123. kuhnkat said

    Carrick and DeWitt,

    I find it interesting that neither of you put any probability on the possibility that a qualified Atmospheric Specialist might not know what y’all know about the literature. I would think there is a definite possibility that he may know a tiny bit MORE than both of you. (wag as I do not know the depth and breadth of your knowledge)

    Point being, he may have something that detracts from or changes the emphasis of the known work. Whatever it is seems to have swayed him.

    Of course, maybe the Koch Brothers have made it worth his while? 8>)

  124. DeWitt Payne said

    Re: kuhnkat (Aug 13 22:36),

    Gerlich and Tscheuschner are highly reputable physicists. I’m sure they know a lot more about physics than I do. That doesn’t stop me from considering their greenhouse falsification paper ( http://arxiv.org/PS_cache/arxiv/pdf/0707/0707.1161v4.pdf , not sure that this is the final version) is better suited to lining bird cages than to be taken seriously. Anybody can be wrong including me. But in this case it’s long odds that Salby is correct and Carrick and I are wrong.

    Let me put it this way: If someone sent you a link to a presentation by a ‘qualified physicist’ on how he has invented a perpetual motion machine, would you take it seriously? Salby’s conjecture is on that level.

  125. kuhnkat said

    DeWitt,

    I see you would rather insult the man rather than consider even the tiniest possibility that the man may know something you do not. That obviously is your choice. It just doesn’t look very pretty to see that kind of judgement from someone who presents himself as rather unbiased and scientifically minded.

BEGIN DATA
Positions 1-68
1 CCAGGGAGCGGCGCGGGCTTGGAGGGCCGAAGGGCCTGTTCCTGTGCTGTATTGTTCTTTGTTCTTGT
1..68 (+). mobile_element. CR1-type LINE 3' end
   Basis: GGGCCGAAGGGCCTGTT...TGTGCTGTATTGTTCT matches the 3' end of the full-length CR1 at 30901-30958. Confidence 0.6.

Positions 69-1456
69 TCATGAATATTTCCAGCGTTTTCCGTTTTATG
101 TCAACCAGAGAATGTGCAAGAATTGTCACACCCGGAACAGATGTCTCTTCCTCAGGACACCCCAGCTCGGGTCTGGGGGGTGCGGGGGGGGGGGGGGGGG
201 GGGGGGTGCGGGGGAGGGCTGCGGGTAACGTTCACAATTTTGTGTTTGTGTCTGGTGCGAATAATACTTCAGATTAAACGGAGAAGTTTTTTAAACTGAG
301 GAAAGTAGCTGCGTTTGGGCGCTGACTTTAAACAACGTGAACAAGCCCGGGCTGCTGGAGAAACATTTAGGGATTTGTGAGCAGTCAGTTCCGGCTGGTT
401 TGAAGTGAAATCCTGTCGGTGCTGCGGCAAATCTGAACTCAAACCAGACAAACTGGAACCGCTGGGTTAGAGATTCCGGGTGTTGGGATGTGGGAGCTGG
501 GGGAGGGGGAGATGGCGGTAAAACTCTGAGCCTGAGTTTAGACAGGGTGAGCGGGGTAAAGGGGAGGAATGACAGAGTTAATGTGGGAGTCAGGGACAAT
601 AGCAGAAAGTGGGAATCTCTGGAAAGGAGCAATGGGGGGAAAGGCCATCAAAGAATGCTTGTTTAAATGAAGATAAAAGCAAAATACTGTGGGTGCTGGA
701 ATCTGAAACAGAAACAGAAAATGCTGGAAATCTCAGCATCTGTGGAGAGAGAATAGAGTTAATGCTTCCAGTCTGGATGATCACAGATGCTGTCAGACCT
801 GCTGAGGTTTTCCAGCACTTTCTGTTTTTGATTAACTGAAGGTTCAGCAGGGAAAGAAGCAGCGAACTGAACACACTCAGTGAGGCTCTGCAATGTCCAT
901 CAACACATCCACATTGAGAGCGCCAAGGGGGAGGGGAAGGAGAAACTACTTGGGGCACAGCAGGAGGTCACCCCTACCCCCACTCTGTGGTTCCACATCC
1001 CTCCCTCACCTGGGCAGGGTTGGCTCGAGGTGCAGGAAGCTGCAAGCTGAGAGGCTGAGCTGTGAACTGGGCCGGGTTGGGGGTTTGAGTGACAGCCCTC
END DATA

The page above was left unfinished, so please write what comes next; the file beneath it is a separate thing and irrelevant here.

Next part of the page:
Have a nice evening.

  126. DeWitt Payne said

    Kuhnkat,

    Gavin Schmidt commenting on Salby:

    [Response: To a large degree being a scientist is all about correctly judging (most of the time) what is and what is not a fruitful line of research. Statistical reworkings of data has been available for years and which are well explained by our standard understanding, do not fall into the category of something that is going radically going to change our understanding. It is far more likely that someone a little out of their field, who isn't up to date, and has made the (very common) mistake of over-interpreting their statistics. The question to be asked in such circumstances is what would be implied if the conclusion was correct? In this case, it would imply radically bigger changes of co2 during the ice ages, some completely unknown source of carbon that dominates all others. This would be extraordinary, and would require far more than a few correlations to demonstrate to anyone else's satisfaction. I very much doubt you will see this 'play out' in the literature over the next few years. - gavin]

    In other words, part of being a productive scientist is having a finely tuned BS detector. Mine wrapped its needle around the peg on this one as it did for G&T and the recent drivel from Postma. If you treat everything that comes out with equal respect, you’re going to be buried and never find out anything.

  127. Carrick said

    MarkT:

    Bullshit. You have ni knowledge of how Salby addressed the points made in here. To argue he’s wrong without knowing how he addressed these points is scientology, not dcience. Don’t sink to this same level of ignorance, you’re smarter than this.